Sylvia Plath worked under the name Victoria Lucas when publishing the Bell Jar. Does the book mean more now that we know it was her? I would say yes. The active 'suicide' of the author within this piece some how lessens it. Although a fictive piece we need to draw parallels to Plath's own life before we can see it as anything more than just a piece of fiction. Without her, there are access points that elevate it to a worth while read if you are of 'that' nature. The attachment of Plath to this work suddenly seemed to make it comprehensible, it was somehow the revelation of the true author and the association with her own struggles and actual suicide which granted it resonance. Did it need the name to achieve acclaim? If so then when does an author's work become the 'work' of an author? Can 'work' become defined as any old shit found lying around once present to the respective author. Foucault mentions this in essay "What is an Author?" Should we have burnt Kafka's unfinished novels rather than re-assemble them - does the re-assembly of a piece then somehow displace authorship. If an author dies should his possessions be looted in order to find newness. Shopping lists, marginalia, abandoned pieces, notes. It is a doodle that a child has left in a white cube gallery having a pointed finger shook at it declaring, "LOOK, it is in this building, then it is art." How much should we rely on the institution of author for authenticity and credibility? Vladimir Nabokov died over and over again. After his real death, he published his final (unfinished) novel The Original of Laura subtitled 'dying is fun'. An aging novelist attempting to erase himself with the end of his pencil, unfinished, echoed in his death and his remains. To erase the name of the author is not possible, as it remains, a living institution beyond death, - fitting then that the novel was never finished. What I was left with from Kafka's 'The Trial' became paranoia and self incarceration through the waiting and unknowing of Josef K's verdict, reflected in it's state, we will never know and we will never finish. Who/what is absence? What needs to remain for a piece of writing to become present. The simple answer then is a voice. Who is speaking? Who cares? The death of the Author has been discussed to death since Barthes published his essay "The Death of the Author" in 1967. Unfortunately I wasn't around. It just goes without saying now. It's down to the reader, you either know the author or you don't, if you don't then you look for access points and gaps which you polyfill with your own experience. If you do the gaps are filled with some light research. But all the same, I want to keep control in order to lose control. I want readers to connect with me and each other by scarring my work with their own experiences. I want them to publicly execute the author - or at least assist in my suicide.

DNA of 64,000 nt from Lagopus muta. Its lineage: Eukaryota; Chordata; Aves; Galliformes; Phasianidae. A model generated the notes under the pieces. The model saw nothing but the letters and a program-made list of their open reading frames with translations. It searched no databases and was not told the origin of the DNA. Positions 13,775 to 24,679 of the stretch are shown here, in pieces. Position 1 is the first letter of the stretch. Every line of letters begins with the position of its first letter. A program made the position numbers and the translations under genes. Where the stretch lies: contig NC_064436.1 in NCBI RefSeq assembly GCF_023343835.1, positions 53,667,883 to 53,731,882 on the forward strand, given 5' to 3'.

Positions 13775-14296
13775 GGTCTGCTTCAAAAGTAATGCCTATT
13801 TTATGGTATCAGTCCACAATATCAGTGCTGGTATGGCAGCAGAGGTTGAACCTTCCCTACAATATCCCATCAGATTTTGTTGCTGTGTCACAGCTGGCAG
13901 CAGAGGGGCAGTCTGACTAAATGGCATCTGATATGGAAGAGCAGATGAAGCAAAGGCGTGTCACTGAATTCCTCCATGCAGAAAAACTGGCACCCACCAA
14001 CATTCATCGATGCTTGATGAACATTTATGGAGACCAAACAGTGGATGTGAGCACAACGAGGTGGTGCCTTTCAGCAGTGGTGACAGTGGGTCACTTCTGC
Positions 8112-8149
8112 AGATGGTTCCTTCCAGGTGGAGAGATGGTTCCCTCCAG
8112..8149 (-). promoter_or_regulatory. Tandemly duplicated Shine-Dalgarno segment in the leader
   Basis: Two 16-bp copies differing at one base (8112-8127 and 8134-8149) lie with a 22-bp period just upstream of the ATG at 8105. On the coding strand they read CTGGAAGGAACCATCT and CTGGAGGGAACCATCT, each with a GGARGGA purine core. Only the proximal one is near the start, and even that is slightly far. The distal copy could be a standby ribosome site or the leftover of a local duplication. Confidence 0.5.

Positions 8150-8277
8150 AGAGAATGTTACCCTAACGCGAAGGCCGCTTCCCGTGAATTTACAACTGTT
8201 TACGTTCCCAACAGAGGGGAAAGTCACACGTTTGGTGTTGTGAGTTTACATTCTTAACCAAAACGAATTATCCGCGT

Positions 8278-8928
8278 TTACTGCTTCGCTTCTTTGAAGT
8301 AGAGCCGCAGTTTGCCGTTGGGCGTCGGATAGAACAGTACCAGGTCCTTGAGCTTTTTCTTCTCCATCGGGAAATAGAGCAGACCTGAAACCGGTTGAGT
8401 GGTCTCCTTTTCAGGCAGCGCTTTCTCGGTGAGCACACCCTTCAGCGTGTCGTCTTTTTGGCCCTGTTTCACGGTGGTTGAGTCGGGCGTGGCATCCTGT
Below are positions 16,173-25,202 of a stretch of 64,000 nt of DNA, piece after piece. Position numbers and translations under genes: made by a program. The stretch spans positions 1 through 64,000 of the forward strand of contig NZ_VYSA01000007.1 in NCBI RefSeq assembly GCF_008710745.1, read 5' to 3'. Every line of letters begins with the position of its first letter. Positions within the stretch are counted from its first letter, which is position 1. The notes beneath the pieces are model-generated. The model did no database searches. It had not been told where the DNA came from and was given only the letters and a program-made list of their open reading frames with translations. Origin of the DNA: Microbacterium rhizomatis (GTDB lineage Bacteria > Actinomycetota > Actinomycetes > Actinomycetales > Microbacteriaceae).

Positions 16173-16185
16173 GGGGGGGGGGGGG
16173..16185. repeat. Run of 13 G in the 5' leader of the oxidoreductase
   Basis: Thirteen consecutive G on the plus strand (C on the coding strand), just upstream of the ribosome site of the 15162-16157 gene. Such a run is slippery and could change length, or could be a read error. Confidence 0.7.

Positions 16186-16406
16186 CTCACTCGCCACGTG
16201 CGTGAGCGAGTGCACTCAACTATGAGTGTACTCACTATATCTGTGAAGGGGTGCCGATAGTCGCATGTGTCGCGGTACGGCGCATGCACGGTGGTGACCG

(After note:
This all started because I bad tutorial I had with a visiting tutor. She was deliberately undermining, and antagonistic towards my choices and work. We had completely opposing fundamental research interests, mine otherness and hers character which cast very argumentative/defensive/condescending cloud over the conversation. Although I held my own I believe these type of tutorials to hold no value beyond intensive reflection on why I believe myself to be right and absolutely no aid at all towards improved production... etc... anything she did say that I could have taken from the situation was overshadowed and forgotten or rebelled against.)

I think I can write again now.

No comments: